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NHS England needs an extra £900m a year to save services from staffing crisis

But experts say the GP shortage is beyond rescue and will require pharmacists take on some of the work load

nurse

Experts are warning that the NHS staffing crisis will only get worse in the years to come if authorities do not take radical action.

In a collaborative report, the Nuffield Trust, the King’s Fund and the Health Foundation warned that by 2023/4, nurse shortages will double to 70,000 and the GP shortage will nearly triple to 7,000. This, the charities say, would make long-term NHS England plans impossible to achieve.

And eight days from the original Brexit deadline, the experts said the NHS must recruit an extra 5,000 nurses from abroad each year moving forward to keep services afloat.

The government would be required to adjust the £30,000 salary restrictions set out in the Immigration White Paper and fund visa costs for NHS trusts. The report also shows leaders will have to enact a series of major changes and schemes to have any chance of reversing the disastrous work force decline. Their recommendations include boosting nurse living grants and working to triple the number of people training as postgraduates.

But the expert strategists said the proposed changes would cost an extra £900m a year – and might still not be enough to rescue nursing from the staff shortage.

Candace Imison, director of workforce strategy at the Nuffield Trust, said the time for “tinkering at the margins” has passed.

She added: “The imminent workforce plan needs to mark the moment we stop treating the staffing of health and social care as a second order issue.

“I’m especially worried that while medical and technological advances mean staff need to adapt and learn more quickly than ever, we have slashed the funds that support this. If any of our lofty aspirations about better outcomes and digital technology are to become a reality, we need to get the budget for developing skills at least back to where it was – and that means a fourfold increase by 2023/24.”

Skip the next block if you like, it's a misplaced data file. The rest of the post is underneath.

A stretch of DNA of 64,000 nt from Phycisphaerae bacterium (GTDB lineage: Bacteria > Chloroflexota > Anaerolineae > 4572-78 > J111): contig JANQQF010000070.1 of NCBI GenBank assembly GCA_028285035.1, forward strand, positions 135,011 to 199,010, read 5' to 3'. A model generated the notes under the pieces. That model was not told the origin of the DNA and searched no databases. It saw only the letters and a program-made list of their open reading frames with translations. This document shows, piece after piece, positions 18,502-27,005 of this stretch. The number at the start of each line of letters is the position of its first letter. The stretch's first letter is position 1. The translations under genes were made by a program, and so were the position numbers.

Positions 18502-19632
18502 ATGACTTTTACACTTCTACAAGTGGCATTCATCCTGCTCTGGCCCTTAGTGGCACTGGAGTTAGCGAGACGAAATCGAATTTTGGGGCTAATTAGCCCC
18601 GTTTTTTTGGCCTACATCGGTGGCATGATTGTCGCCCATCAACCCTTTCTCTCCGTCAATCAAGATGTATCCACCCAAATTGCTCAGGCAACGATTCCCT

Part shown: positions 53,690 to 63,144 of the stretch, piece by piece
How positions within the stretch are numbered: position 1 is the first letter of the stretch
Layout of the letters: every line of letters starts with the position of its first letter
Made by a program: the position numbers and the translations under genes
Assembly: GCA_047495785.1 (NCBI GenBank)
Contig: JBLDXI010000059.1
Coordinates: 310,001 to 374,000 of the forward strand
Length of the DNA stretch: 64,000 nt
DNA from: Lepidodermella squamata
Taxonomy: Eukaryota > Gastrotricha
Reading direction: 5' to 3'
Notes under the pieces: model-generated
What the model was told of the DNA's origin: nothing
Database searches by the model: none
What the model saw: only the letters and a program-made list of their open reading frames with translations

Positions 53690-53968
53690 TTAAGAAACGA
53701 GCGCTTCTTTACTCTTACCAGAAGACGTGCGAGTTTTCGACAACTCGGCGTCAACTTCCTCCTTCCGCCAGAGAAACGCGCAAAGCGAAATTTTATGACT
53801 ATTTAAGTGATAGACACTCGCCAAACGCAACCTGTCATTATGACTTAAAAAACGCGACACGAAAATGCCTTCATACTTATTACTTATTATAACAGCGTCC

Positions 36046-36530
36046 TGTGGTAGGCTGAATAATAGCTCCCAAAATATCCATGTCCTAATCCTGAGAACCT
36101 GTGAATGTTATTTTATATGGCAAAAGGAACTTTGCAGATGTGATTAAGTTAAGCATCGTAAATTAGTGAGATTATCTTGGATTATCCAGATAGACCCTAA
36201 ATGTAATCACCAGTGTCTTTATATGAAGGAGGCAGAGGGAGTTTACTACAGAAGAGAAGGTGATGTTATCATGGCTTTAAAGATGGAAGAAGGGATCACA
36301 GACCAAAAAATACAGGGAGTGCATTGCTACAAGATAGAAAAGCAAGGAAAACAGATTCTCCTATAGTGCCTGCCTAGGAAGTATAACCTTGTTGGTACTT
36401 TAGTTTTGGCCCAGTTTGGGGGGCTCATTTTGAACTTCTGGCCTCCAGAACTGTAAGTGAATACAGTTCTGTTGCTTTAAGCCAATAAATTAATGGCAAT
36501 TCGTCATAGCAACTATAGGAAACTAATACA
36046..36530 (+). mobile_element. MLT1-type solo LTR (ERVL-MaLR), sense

The report concluded that the GP shortfall is so severe that it cannot be filled at all.

Instead, analysts said, other staff like pharmacists and physiotherapists will have to see patients for minor and routine issues. But even this would require the recruitment of another 6,000 physiotherapists.

They added that the NHS must be careful that new staff are not just pulled from social care roles as the field faces a crisis of its own.

Richard Murray, chief executive of the King’s Fund, said: “Patients are facing longer delays for NHS treatment as services struggle to recruit and retain enough staff. Without radical action to expand the NHS workforce, there is a very real risk that some of the extra funding pledged by the government will go unspent, waiting lists will continue to grow and important improvements to services like mental health and general practice will fail.

“NHS workforce shortages are mirrored in social care where poor pay and conditions continue to drive away staff. Social care is heavily reliant on overseas recruitment, but the government’s post-Brexit migration proposals risk limiting this vital source of workers.”

The NHS already uses other staff to support GPs and the government is looking to recruit another 20,000 staff to help in general practice.

Training places for doctors and nurses will also be increased by 25 per cent.

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